The Forcefield sensation is formed by calculating the line segment intersection of the hand (modelled as a plane) and a “forcefield beam” (shown here as a vertical plane). When the user’s hand passes through the forcefield beam, the line haptic segment is positioned in the region of intersection, giving the experience of interacting with a virtual forcefield.




Figure 3. Parameters of the line sensation

Lightning sensation

By making the line movement dynamic, so that it dances around the hand, we can create the sensation of magic powers and electrical energy. We call this the “Lightning” sensation. At Ultrahaptics, we have used this sensation for two different use-cases:

The Sorcerer

“The Sorcerer” is an interactive movie poster concept, where users interact with the magic powers of the Sorcerer by placing their hands in a crystal ball. Adding the sense of touch when interacting with the character boosts brand engagement when compared to the same, non-tactile experience.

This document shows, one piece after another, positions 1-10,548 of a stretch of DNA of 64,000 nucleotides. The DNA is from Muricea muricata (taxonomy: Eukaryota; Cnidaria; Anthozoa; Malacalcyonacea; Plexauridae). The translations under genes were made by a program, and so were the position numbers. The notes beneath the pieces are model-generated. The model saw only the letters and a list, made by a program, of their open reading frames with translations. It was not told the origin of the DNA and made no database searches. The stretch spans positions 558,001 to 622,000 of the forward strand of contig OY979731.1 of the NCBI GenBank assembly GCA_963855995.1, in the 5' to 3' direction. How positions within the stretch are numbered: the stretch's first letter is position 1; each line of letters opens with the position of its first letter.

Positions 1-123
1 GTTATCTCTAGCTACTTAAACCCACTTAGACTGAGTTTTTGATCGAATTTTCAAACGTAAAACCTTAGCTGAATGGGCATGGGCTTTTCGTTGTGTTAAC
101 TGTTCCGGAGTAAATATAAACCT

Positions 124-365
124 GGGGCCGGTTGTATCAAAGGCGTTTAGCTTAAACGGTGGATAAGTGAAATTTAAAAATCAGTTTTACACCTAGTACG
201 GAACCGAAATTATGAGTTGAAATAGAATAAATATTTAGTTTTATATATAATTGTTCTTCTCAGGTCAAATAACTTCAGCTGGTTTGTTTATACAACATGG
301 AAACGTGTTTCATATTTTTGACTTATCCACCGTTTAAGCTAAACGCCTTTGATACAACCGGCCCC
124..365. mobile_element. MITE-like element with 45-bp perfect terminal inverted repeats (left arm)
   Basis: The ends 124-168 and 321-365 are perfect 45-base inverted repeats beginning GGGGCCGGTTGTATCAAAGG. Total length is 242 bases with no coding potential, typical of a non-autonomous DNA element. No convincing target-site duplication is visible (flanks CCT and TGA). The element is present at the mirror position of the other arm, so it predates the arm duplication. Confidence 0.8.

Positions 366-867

Figure 4. Lightning sensation in Ultrahaptics Sorcerer interactive movie poster

Magic Spells

The Lightning sensation is also used in our “Magic Spells” VR experience. While guided by the spells book, the user places their hand in the orb and conjures spells, each time feeling the “magic” energy enter and then emit from their fingertips (Figure 5). This sensation, combined with the auditory and visual cues adds to the feeling of presence and and reality.







Figure 5. “Lightning” sensation as used in the Ultrahaptics Magic Spells VR experience.

Interaction with the line sensation to make Lightning

In The Sorcerer interactive poster, the user places a hand in the interaction zone and instantly feels a tingling, buzzing sensation, emulating the Sorcerer’s powers  (Figure 4).

In the Magic Spells VR game, the user clasps both of their hands around an orb and feels the Lightning sensation, absorbing the magical energy as the orb shrinks (Figure 5a). The user then points their hand at objects, releasing their newly gained magic power, feeling sensation traveling through their hands and out of their fingertips (Figure 5b).

To create the Lightning haptic, a line sensation is projected between the centre of the palm and to the tips of each finger, dwelling for a short period before jumping to the next random finger (Figure 6).